Megan’s example serves as an important precursor to the exploration of the fragmentary coexistence of school, family and social lives that adolescents experience, as the authors seek to identify the ways in which these spheres exclude each other. Due to its location in an urban setting and resulting diverse student body, Victoria Forest School places heavy emphasis on ideas that it views as civil, such as behaviour codes and manners. However, the same civility that attempts to create an environment of impartiality and equality also ‘[contrasts] with – and deliberately [excludes] – the young people’s out-of-school experiences in family or peer contexts’ so as to avoid messy conversations about social and economic inequality (108). The result is that in-school relationships are built to avoid conflict and ingrain inclusivity in ways that, for better or for worse, ignore the effects of personal circumstance.
The family sphere excluded school in a similar way. Livingstone and Sefton-Green found that learning in the home was supported in myriad ways, though parents generally attempted to provide their children with more cultural and creative engagement than the kind of measurable, achievement-based learning that happened in school. Furthermore, the inequity that Victoria Forest School distanced itself from greatly influenced the kind of learning that took place in the home, so much so that the authors caution against ‘the undoubtedly exciting calls to reimagine education in ways that rely on families to support and extend learning, for these risk exacerbating socioeconomic inequalities’ (189).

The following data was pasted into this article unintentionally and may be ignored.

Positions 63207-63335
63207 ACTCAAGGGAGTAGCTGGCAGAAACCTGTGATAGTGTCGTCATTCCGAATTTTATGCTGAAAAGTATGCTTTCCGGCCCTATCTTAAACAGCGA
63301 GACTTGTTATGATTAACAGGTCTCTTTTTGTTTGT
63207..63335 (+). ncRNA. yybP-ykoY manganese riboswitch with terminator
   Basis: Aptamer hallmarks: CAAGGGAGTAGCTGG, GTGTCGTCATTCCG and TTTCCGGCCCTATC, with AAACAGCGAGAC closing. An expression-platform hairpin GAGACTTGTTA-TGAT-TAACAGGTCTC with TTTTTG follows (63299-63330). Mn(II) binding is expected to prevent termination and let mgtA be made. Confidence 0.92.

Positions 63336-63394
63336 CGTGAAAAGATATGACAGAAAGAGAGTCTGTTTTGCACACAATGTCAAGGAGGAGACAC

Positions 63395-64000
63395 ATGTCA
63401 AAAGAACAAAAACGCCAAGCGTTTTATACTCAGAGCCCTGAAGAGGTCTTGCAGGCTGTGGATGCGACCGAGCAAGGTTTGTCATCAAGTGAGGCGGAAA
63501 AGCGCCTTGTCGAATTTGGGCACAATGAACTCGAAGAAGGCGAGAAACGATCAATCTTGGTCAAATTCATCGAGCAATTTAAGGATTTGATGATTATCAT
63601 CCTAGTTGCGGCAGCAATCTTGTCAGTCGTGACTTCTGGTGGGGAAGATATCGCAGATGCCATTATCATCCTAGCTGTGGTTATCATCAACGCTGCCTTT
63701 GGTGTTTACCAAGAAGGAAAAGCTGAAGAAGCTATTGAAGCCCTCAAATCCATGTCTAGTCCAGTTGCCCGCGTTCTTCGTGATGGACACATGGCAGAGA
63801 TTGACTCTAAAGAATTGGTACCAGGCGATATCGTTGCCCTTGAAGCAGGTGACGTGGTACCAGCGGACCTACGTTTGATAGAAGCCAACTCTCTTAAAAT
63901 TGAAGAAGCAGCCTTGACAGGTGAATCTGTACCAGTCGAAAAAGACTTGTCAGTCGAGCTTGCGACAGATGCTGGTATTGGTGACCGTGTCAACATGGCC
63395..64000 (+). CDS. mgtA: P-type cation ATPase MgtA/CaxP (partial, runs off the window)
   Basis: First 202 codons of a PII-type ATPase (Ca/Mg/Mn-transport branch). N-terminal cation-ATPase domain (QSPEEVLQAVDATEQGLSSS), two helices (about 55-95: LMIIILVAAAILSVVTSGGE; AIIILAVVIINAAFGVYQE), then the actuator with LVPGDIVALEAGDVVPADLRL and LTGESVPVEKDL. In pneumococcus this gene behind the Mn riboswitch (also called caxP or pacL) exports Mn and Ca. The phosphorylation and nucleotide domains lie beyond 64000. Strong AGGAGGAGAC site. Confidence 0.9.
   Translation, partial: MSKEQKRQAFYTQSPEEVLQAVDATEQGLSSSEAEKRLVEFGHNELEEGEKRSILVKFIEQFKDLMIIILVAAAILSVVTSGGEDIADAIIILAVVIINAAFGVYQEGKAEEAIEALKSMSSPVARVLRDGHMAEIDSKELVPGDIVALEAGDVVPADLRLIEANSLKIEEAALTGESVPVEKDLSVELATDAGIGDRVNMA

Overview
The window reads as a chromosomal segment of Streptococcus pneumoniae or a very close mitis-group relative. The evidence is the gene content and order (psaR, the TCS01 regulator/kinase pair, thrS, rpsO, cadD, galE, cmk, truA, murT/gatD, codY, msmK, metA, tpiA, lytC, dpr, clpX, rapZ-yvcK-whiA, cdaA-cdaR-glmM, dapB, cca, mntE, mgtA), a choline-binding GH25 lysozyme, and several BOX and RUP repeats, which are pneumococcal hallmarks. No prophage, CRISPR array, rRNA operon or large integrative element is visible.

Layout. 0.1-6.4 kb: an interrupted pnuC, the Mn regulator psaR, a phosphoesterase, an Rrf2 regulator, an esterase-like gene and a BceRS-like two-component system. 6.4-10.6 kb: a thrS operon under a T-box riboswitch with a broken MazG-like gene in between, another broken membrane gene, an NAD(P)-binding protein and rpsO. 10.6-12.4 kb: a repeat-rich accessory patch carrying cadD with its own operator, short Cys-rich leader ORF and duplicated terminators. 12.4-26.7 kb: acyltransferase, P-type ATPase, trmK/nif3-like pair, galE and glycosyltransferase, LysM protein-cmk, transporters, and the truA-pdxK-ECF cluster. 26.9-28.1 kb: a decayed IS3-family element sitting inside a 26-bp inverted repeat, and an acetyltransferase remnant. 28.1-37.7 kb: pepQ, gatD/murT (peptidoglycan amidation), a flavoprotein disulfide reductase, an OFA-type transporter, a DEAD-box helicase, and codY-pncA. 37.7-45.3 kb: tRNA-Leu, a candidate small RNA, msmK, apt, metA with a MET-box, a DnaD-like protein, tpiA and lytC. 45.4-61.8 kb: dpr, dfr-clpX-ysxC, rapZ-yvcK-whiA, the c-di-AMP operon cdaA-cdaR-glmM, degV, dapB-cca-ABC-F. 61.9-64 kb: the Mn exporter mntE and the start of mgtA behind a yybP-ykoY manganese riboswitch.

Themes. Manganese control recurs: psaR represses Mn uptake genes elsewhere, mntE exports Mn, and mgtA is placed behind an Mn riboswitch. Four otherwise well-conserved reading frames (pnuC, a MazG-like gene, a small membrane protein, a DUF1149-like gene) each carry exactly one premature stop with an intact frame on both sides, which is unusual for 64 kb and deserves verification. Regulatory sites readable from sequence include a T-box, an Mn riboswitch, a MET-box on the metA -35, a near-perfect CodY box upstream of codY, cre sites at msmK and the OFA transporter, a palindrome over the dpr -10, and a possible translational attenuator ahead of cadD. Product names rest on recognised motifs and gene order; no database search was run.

Perhaps the most interesting results that come out of The Class have to do with the exclusivity of the adolescent social sphere and the selves that youth construct within this one sphere alone, leading to varying levels of public and private activity. This activity provides important insights into the kinds of social interaction that adolescents desire, the ways in which digital media allow them to manage these interactions and the vast differences between perception and reality as they pertain to the social priorities of today’s adolescents.
As several case studies of students in the class suggest, today’s youth value different kinds of interactions to varying degrees; they use various digital media to delineate between interactions based on their importance, and in ways that do not necessarily detract from face-to-face communication. Returning to the example of Megan, we see the very intricate way in which youth manage their social networks through digital media. Megan used Facebook in order to attain information regarding opportunities for face-to-face interactions with peers (e.g. parties, social gatherings, etc). She also gave her password information to friends as a sign of intimacy, even though Facebook was seen as the most public form of communication from which no truly intimate details could be attained. She reserved her private communications for Twitter messaging, and did not share that login information with peers. Megan’s most personal and protected space, however, was her Tumblr, which she kept hidden from even her closest friends, and which allowed her the most opportunity for aesthetic self-expression and identity creation. For Megan, Tumblr is simply a technologically-based manifestation of the same private space that pre-social media adolescents would create in their personal journals.